$2.5 million award for probing the unknown

Terry Dagradi

Terry Dagradi

Tamas Horvath won an unrestricted "pioneer" grant from the NIH. View full image

A novel gave Yale neurobiologist Tamas Horvath an idea to test in the laboratory. In José Saramago’s Blindness, an epidemic renders nearly an entire society blind. Chaos ensues. "Depressing," thought Horvath, and then he reflected that some people become depressed when daytime wanes in winter. Perhaps light influences the brain not only through visual pathways, but also by affecting other parts of the brain. In the lab, Horvath found that light independently affects the serotonin system, which is linked to mood.

That's the kind of inquiry that intrigues Horvath—research that enters unmapped territory. It's not the conventional route, in which well-regarded scientists from several laboratories compete to answer one of the salient scientific questions of the day.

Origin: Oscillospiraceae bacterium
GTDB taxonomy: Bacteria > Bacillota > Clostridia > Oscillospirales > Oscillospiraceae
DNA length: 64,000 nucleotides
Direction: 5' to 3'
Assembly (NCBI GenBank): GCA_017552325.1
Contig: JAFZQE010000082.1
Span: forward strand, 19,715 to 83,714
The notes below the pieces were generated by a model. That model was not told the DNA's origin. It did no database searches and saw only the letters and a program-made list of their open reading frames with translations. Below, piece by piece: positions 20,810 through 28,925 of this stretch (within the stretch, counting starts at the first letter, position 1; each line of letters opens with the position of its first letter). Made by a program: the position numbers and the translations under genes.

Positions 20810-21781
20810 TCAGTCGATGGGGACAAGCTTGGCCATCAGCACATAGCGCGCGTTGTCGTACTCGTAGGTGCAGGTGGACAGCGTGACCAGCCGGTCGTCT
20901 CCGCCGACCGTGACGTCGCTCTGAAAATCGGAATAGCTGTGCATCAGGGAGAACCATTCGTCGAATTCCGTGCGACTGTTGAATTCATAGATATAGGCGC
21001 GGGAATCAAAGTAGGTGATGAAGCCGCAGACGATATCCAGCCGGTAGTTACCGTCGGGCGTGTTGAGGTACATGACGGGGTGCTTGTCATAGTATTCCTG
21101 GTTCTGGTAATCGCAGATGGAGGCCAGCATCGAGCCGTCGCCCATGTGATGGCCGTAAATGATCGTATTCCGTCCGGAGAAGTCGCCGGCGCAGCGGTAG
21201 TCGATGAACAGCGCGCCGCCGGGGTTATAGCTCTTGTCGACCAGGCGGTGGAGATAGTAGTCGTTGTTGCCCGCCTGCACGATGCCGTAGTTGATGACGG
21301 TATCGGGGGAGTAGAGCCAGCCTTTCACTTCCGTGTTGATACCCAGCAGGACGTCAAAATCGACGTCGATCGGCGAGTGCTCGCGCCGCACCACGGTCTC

"In the end, those questions will be resolved, because these are outstanding people," says Horvath, who chairs the medical school's Section of Comparative Medicine. "I'm interested in pursuing something that not many people are pursuing."

Horvath's self-directed approach paid a dividend this summer, when the National Institutes of Health awarded him $2.5 million in unrestricted research money. Haifan Lin, director of the Yale Stem Cell Center, also separately received the same Pioneer Award, which the NIH gives nationwide to scientists "of exceptional creativity."

Horvath's questions generally relate to how the brain is influenced by peripheral tissues like the liver, the pancreas, and fat and muscle. Recently, he has been studying how a high-fat, high-carbohydrate diet affects the hypothalamus, which governs metabolism. He sees the hypothalamus as a potential link between his research and Haifan Lin's work on stem cell renewal. If stem cells play a major role in replacing dying or aging cells in various tissues, says Horvath, "then obviously the health of the stem cells will depend on metabolic principles—and metabolic principles are governed by the hypothalamus." Horvath thinks the two pioneers might work together in the future. 

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